Interview with Marinus van Dijke

Climate change increases the threat in my country that the sea will flood the land. In Celleno it is the other way around: Climate change increases the threat that the land will flow into the sea…

When I float above Celleno with Google Earth, I see a small light blue square to the right of
Celleno; the CAM swimming pool. Then I see the dark strands of trees along streams below
the steep slopes. They are not really visible under the leaves of the trees, but they are the
makers of this steep relief landscape.
At the moment I am very busy with the basins of streams that define the landscape. As an
artist I enjoy working with geographical data; how was the landscape formed and how does
the landscape shape the people? I am now figuring out where the brooks and streams run in
Celleno. How they used to flow and what the consequences of climate change can be for this
area. I made a drawing and a number of watercolours that I will show at Incontro 2020.
The water catchment area of the streams around Celleno during wet and dry periods.
In Italian, small brooks are called ditches, just like small canals are called ditches. It is nice to
see that the pattern of the ditches in Celleno and those in my region are quite different.
The two types of ditch patterns are shown in proportion
There are actually two brooks or streams that run around the village and then come together
and later flow into the Tiber together with other streams. I heard that there are also waterfalls
in the area. Many people have no idea where all those streams are, because they are often
barely visible.
In 2009, teja, my wife, and I went on a journey of discovery from CAM. We have walked a
lot in the scenic landscape. When I was in the house on that sloping side of the slope, I felt
like a captain on the CAM ship. The changing skies and lighting constantly change the
landscape so that, as it were, it passed us very slowly. Every morning the question was: What
can we see and what will happen today?
It is as if everyone is sitting on their own mountain, not so far apart – the sounds tell you that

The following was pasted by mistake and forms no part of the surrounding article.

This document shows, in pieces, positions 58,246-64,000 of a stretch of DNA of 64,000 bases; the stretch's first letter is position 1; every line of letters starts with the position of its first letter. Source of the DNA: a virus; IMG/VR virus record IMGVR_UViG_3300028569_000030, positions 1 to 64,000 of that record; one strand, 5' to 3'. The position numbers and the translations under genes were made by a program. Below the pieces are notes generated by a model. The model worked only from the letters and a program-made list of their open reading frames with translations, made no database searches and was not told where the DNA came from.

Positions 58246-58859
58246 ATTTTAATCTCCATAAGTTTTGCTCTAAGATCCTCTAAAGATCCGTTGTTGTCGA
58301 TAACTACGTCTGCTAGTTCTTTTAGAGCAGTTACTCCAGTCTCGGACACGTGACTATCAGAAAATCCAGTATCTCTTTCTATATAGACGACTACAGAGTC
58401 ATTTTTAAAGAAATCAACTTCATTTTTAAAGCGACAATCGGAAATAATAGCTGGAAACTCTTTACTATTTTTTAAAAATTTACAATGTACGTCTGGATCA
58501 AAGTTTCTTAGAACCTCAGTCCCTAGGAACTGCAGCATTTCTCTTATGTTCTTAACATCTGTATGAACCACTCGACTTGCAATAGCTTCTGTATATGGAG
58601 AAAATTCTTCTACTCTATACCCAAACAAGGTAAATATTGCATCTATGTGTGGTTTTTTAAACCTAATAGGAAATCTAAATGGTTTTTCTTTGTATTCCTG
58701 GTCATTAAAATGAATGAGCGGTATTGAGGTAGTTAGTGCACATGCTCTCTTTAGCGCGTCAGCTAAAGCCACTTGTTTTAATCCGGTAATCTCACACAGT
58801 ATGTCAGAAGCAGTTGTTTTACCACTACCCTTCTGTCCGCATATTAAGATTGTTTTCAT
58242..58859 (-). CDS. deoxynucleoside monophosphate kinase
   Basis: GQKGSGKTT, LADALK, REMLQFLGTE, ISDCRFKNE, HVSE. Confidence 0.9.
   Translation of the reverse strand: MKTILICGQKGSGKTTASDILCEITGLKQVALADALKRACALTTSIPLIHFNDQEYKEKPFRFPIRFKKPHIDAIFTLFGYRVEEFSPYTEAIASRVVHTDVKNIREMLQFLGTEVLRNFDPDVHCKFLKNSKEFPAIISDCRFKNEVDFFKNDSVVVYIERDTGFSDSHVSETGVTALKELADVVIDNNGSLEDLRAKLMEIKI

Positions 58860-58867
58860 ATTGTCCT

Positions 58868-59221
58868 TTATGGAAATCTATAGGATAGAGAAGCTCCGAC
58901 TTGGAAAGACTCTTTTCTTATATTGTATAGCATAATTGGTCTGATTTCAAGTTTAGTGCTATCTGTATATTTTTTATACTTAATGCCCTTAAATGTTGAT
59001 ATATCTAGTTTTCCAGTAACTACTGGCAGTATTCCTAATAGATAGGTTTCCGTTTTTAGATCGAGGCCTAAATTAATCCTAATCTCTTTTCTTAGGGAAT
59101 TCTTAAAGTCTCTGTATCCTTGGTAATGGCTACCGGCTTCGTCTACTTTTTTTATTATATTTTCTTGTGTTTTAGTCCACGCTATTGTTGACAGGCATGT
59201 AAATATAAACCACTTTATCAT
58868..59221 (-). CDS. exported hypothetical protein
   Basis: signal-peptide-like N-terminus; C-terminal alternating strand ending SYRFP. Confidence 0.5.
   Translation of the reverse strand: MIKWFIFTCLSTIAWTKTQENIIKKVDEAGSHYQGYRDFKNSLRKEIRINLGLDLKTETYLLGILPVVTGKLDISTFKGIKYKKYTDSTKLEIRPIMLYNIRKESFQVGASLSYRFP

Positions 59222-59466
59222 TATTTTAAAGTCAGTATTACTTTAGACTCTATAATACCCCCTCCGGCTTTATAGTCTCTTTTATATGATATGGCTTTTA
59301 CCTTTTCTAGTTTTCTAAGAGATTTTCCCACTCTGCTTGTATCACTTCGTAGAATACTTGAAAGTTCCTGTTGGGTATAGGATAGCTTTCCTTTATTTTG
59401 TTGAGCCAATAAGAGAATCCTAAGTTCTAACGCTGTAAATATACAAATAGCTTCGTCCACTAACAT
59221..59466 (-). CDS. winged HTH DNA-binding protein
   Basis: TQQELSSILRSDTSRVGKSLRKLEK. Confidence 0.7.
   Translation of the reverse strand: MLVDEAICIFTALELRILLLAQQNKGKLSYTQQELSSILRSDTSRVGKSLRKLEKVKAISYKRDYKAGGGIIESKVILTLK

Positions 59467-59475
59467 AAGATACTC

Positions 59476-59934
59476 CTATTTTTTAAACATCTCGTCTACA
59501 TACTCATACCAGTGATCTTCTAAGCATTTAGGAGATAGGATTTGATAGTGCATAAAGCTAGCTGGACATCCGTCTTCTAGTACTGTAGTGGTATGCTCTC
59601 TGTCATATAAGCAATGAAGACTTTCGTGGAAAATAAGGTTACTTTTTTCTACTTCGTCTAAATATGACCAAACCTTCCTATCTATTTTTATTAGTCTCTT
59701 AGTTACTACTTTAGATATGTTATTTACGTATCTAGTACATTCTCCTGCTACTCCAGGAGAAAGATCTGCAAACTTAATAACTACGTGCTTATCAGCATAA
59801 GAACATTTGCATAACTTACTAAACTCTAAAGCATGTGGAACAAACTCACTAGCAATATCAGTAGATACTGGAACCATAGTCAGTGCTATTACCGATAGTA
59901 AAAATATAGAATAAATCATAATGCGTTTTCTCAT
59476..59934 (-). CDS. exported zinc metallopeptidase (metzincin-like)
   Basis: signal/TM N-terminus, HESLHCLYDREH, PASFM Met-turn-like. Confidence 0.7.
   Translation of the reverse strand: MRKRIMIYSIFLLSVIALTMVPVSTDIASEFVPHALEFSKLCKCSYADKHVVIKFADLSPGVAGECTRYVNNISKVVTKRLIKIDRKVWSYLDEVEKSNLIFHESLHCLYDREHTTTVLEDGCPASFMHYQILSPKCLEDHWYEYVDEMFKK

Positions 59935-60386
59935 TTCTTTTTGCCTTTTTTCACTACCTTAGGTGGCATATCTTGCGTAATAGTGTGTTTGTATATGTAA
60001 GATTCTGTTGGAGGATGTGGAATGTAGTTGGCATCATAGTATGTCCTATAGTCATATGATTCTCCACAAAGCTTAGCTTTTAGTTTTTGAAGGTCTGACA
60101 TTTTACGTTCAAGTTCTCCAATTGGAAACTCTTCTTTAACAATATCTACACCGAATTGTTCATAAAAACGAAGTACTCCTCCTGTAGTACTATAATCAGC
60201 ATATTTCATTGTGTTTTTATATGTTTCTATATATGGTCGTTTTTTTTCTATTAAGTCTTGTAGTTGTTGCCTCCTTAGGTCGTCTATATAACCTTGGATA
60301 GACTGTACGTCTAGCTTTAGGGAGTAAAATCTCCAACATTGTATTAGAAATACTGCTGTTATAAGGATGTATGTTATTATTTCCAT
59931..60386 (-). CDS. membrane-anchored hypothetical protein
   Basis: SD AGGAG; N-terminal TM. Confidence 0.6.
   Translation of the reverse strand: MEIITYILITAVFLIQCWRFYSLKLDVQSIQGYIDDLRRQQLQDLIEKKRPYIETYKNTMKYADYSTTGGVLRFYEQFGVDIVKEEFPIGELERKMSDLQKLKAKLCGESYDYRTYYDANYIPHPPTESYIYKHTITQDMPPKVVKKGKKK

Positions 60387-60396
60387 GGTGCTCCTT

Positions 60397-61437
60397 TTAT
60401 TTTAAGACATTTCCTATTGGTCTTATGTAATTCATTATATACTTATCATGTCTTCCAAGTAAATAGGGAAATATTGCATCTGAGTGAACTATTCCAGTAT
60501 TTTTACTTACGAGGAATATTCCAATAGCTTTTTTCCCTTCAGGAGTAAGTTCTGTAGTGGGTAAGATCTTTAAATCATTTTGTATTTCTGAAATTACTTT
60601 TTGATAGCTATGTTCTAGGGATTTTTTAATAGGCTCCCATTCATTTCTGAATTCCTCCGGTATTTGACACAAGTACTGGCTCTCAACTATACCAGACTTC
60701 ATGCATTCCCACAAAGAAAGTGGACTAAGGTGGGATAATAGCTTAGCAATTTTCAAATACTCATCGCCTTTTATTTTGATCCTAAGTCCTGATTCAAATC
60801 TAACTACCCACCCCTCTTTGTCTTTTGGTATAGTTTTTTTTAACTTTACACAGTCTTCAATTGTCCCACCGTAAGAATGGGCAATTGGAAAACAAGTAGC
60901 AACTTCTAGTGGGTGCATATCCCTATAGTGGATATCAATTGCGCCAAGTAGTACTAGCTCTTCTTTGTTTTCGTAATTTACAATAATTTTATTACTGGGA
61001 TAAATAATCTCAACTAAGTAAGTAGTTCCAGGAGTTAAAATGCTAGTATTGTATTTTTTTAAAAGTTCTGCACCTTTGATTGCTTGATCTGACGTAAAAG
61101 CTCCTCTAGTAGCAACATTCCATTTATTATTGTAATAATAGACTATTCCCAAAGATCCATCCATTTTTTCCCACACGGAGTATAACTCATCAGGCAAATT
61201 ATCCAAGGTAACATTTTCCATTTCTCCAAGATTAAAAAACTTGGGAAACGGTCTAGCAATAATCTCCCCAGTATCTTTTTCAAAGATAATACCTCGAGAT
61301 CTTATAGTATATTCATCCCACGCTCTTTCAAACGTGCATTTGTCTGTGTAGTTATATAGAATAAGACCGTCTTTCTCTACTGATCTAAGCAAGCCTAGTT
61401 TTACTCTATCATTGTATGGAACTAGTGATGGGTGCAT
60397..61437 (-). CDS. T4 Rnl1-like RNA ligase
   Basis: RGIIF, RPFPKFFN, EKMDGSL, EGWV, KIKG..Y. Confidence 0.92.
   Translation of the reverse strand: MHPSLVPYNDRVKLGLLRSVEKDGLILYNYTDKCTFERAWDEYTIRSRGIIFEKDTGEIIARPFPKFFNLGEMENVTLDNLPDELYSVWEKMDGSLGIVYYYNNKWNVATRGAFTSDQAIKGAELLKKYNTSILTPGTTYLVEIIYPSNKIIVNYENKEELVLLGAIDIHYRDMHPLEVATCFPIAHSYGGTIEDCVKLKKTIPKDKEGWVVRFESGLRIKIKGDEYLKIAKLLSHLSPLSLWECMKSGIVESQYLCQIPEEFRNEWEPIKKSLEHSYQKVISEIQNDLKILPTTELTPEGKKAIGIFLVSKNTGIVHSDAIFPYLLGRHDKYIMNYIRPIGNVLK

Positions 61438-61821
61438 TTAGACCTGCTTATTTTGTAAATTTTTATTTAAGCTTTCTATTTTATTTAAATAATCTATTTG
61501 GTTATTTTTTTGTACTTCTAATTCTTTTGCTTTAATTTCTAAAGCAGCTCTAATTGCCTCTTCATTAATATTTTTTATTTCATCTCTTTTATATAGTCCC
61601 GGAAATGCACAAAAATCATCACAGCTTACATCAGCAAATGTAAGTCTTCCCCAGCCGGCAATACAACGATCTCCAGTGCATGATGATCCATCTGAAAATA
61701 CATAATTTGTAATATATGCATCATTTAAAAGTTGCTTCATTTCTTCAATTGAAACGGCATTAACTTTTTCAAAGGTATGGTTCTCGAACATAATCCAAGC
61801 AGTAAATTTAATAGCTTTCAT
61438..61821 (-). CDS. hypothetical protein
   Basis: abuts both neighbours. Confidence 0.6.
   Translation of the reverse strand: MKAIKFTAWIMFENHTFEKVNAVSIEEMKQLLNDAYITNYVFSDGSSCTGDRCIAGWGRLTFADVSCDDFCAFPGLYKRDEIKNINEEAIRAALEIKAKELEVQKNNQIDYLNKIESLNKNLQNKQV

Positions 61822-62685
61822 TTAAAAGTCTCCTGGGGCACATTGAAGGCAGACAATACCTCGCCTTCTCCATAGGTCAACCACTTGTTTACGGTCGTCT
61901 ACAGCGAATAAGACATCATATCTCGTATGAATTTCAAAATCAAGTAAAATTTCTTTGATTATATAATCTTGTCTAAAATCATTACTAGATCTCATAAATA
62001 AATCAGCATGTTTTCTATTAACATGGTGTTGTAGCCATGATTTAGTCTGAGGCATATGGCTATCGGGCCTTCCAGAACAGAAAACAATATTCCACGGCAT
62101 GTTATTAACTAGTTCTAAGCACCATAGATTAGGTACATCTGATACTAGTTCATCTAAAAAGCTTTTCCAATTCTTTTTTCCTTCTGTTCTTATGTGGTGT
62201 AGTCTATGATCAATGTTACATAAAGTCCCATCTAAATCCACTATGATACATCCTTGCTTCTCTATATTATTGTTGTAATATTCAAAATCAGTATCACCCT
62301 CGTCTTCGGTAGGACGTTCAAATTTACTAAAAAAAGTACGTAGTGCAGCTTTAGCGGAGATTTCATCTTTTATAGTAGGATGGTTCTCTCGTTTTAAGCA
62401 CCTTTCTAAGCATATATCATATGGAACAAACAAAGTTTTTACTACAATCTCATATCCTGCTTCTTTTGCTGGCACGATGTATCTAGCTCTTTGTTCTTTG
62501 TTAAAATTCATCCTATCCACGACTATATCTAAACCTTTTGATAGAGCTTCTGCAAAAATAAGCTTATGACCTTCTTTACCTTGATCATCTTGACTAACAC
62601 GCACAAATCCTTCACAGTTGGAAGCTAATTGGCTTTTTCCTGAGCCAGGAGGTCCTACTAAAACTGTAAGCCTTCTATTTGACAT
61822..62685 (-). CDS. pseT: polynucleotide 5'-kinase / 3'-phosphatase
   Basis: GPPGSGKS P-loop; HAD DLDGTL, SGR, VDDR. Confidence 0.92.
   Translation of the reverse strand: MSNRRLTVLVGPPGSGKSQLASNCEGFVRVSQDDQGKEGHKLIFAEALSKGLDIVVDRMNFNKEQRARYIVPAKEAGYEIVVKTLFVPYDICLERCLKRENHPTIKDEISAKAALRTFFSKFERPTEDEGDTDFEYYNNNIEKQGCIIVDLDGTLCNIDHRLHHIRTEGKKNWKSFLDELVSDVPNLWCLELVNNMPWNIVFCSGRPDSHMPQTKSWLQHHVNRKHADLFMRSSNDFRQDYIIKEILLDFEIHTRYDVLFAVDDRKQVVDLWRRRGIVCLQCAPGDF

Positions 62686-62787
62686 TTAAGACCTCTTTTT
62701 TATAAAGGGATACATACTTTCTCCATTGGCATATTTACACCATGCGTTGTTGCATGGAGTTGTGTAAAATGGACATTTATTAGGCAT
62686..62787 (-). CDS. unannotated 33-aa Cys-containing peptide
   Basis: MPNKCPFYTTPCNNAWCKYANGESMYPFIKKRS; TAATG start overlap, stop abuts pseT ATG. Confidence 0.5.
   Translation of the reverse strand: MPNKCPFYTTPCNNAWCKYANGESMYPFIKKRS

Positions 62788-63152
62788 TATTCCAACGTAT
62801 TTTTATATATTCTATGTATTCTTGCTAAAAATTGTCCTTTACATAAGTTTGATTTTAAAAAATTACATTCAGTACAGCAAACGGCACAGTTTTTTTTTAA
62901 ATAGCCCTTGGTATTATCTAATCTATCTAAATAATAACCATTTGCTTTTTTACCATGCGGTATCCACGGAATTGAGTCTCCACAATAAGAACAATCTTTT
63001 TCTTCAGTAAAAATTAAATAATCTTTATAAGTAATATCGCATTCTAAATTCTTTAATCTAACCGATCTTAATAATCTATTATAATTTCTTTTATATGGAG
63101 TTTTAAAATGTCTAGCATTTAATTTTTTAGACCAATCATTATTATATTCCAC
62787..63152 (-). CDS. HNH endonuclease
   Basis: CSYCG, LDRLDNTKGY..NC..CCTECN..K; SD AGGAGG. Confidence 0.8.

you are not far apart – but when you come together, it is a long way to walk. This also applies
to the villages in the distance. They are actually all islets of tuff.
When I graduated from art academy in 1978, I received a travel grant to go to Italy. I lived in
Siena for 7 months and travelled by train along the entire coast of Italy. I noticed that there are
always parks between the sea and the village or town by the sea. I made maps of those parks.
Just like I later made maps of the dunes in Zeeland and now I make maps of streams. The
stream leads you through the landscape and eventually it becomes a kind of personality.
During Incontro 2020 I will probably show a film about my research into the catchment area
of the streams in Celleno, which started in 2009. As a visual artist I mainly portray my
research in images. I will also take some artists’ books that I made in Celleno with, among
other things, the shapes in which the sheep move on the slopes opposite CAM, the shadows
that are freakish with their olive trees, and the precipitation of my sweating by running up and
down the hills.
It is Work in Progress with many open questions. I am very happy to get in touch with people
who can tell me more about the river basin. I intend to request another AIR stay at CAM to do
further research, discover and physically experience the landscape. And I ask everyone who
knows a little more about it (names of streams and paths from the past and present,
connections between villages) to come to the exhibition. I am looking forward to meeting

Translation Hans Kal

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